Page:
The Riley County Law Board has approved a $1.9 million increase to the RCPD budget for 2023, an increase of about 8.5 percent.

The increase, approved by a 6 to 1 measure Tuesday, more than doubles the 3.5 percent increase approved for 2022. It includes over $1 million in additional funds aimed at making RCPD more competitive in recruiting and retaining officers. The total overall budget now pushes to just slightly over $25 million.

“It costs money to do it right. Frankly it can cost more to not do it right, whether it’s somebody getting hurt because we didn’t have the man (or woman) power. It’s expensive to not do it right as well,” said Riley County Attorney and Law Board member Barry Wilkerson.

Under the new budget, RCPD employees will receive a 5.1 percent cost of living adjustment, an over $831,000 increase from 2022. There will also be a 0.58 percent increase on the base salaries, totaling over $133,000.

Riley County commissioner John Ford was the only Law Board member to oppose the increase, saying he would’ve preferred a more modest approach that solves RCPD’s long-term personnel goals versus a quick fix.

“This is a hard sell for me, just due to that because I know that there’s a larger picture with this. I think costs and affordability are going to be that new quality of life at some point in time and I feel like we’re all going to be chasing this same end game and that maybe in some point in time there maybe isn’t an end game,” he said.

The increase is part of a two-year phased approach to bring up salaries. RCPD Administrative Captain Josh Kyle has been selling the increases to Law Board members as an investment into public safety. At Tuesday’s meeting, he doubled down on that notion, stating that for years RCPD has become more reliant on unused personnel funds (leftover dollars from unfilled positions), due to consistent underfunding of the police department.

“It’s almost like debt. You just get to the point where how much under-funding can you have in some of these accounts before it becomes financially a problem? I don’t believe we’re anywhere close to that yet. We still consistently receive somewhere between $450,000 to $1 million at the end of the year, but if we had decent employment and some significant costs come up, we could find ourselves with a budget of about zero at the end of the year,” he said.

Law Board member Pat Hudgins likened the move by the board to that of purchasing insurance.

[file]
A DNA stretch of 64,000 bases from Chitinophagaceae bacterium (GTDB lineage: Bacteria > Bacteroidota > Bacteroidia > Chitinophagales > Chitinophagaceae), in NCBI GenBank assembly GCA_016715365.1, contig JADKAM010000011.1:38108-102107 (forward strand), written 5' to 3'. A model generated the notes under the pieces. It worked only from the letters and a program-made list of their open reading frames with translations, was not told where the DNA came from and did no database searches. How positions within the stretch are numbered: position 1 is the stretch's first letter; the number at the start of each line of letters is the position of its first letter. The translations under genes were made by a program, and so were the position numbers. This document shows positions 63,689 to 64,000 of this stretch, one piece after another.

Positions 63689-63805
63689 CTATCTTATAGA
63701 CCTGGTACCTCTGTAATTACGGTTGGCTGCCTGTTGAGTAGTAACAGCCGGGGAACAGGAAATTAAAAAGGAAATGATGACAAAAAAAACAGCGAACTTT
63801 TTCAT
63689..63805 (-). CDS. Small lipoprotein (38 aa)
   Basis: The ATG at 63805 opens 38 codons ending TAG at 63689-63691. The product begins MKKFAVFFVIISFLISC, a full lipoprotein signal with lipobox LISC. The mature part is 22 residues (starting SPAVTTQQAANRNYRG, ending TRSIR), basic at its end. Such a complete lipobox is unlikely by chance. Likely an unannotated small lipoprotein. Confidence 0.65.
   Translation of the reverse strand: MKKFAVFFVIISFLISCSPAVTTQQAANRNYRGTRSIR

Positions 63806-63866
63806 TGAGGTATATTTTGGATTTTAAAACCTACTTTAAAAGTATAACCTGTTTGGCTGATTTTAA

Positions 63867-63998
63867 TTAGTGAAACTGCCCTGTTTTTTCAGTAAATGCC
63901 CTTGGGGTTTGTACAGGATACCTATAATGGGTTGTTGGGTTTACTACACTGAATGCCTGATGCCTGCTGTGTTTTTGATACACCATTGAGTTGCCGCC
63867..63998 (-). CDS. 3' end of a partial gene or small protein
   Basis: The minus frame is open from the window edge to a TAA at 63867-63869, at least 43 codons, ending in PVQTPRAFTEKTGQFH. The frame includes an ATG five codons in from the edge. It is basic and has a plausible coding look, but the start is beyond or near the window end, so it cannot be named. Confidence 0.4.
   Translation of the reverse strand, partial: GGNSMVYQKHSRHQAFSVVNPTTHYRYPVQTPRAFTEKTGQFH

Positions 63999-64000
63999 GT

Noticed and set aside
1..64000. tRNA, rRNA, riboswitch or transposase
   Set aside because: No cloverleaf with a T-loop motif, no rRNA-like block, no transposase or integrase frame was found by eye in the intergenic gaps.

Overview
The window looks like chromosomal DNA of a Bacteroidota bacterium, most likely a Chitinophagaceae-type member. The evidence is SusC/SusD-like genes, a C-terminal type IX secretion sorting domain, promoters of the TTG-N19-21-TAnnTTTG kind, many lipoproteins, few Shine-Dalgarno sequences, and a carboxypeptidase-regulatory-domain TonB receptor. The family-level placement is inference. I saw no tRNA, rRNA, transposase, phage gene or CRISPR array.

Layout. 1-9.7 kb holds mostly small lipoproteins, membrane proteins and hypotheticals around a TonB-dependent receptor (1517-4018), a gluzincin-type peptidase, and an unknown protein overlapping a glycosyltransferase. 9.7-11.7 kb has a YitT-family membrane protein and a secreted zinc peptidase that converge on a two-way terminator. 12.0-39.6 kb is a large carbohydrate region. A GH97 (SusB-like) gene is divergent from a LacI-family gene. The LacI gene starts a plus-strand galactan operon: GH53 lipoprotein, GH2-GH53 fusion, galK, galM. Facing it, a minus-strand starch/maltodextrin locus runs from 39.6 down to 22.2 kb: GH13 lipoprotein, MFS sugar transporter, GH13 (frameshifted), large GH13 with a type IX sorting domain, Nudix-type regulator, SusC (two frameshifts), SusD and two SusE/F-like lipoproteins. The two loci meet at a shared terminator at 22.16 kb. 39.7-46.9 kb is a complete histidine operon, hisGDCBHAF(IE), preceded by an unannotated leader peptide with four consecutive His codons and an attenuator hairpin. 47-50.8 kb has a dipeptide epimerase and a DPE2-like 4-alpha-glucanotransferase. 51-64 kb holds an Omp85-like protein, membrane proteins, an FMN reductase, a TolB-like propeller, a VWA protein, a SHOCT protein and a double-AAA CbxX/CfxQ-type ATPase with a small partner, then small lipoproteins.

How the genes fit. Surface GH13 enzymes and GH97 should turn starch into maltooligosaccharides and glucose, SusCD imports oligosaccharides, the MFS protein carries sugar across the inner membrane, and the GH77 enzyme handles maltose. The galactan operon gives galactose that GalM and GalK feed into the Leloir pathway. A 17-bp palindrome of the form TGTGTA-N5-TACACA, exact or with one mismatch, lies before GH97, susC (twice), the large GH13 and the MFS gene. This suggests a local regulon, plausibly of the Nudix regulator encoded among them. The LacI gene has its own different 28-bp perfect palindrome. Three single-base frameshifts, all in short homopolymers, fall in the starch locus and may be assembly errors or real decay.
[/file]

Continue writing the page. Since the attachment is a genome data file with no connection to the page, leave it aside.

“The insurance of knowing that you’re there and that we can retain you. And that is a minimal of what I think we can do in times like this,” she said.

Current Law Board Chair, Manhattan Mayor Linda Morse noted the reason for her vote Tuesday is due to a lack of American Rescue Plan Act funds to RCPD.

“This is an unusual year because there has been ARPA money in the city and the county, but there is no ARPA money in RCPD. To me, that is rationale for our need to make sure the police are funded to a level that we can expect to have a high quality of policing here,” she said.

Riley County commissioner Kathryn Focke, who opposed last year’s 3.5 percent increase on the RCPD budget, was more receptive of the larger increase, despite what it likely means for the Riley County mill levy going forward.

“Being a taxpayer, I hate to see the mill levy increased, It’s not necessary, but I think this is necessary to keep our consolidated district together and have the right people, but I think we really need to educate and tell people where we’re at and the public why we’re asking for this amount of money,” she said.

The increase is part of a two-year phased approach to bring up salaries, a result of a comprehensive salary study conducted earlier this year by The Arnold Group, which noted RCPD lost its competitive edge in the local job market.

According to data provided by RCPD at the Law Board meeting Tuesday, there are 1.49 police officers per 1,000 residents, significantly lower that the state (3.74) and national (2.4) ratios. RCPD says past research, supported by recent inquiries, has revealed RCPD’s percentage of the City and County’s overall budget is comparable to or lower than similarly-sized agencies in the region.